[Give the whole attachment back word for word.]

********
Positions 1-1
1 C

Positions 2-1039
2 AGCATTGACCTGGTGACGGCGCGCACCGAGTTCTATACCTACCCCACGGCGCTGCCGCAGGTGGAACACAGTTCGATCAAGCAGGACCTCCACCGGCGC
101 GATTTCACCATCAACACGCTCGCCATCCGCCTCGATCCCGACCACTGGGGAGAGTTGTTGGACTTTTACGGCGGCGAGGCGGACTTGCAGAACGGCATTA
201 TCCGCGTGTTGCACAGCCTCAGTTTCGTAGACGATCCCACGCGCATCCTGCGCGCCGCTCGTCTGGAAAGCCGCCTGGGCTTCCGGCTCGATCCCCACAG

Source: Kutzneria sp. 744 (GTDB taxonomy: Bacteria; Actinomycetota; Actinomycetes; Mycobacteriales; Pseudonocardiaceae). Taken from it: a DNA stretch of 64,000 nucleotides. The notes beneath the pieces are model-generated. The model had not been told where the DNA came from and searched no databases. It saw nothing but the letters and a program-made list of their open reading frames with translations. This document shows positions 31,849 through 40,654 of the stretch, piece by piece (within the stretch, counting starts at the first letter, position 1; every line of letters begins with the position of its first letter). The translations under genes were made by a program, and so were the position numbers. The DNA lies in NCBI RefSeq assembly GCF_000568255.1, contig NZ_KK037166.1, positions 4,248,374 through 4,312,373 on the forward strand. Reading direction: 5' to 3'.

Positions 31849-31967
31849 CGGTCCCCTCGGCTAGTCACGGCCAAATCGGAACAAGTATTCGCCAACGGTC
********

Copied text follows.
Positions 1-1
1 C

Positions 2-1039
2 AGCATTGACCTGGTGACGGCGCGCACCGAGTTCTATACCTACCCCACGGCGCTGCCGCAGGTGGAACACAGTTCGATCAAGCAGGACCTCCACCGGCGC
101 GATTTCACCATCAACACGCTCGCCATCCGCCTCGATCCCGACCACTGGGGAGAGTTGTTGGACTTTTACGGCGGCGAGGCGGACTTGCAGAACGGCATTA
201 TCCGCGTGTTGCACAGCCTCAGTTTCGTAGACGATCCCACGCGCATCCTGCGCGCCGCTCGTCTGGAAAGCCGCCTGGGCTTCCGGCTCGATCCCCACAG

Source: Kutzneria sp. 744 (GTDB taxonomy: Bacteria; Actinomycetota; Actinomycetes; Mycobacteriales; Pseudonocardiaceae). Taken from it: a DNA stretch of 64,000 nucleotides. The notes beneath the pieces are model-generated. The model had not been told where the DNA came from and searched no databases. It saw nothing but the letters and a program-made list of their open reading frames with translations. This document shows positions 31,849 through 40,654 of the stretch, piece by piece (within the stretch, counting starts at the first letter, position 1; every line of letters begins with the position of its first letter). The translations under genes were made by a program, and so were the position numbers. The DNA lies in NCBI RefSeq assembly GCF_000568255.1, contig NZ_KK037166.1, positions 4,248,374 through 4,312,373 on the forward strand. Reading direction: 5' to 3'.

Positions 31849-31967
31849 CGGTCCCCTCGGCTAGTCACGGCCAAATCGGAACAAGTATTCGCCAACGGTC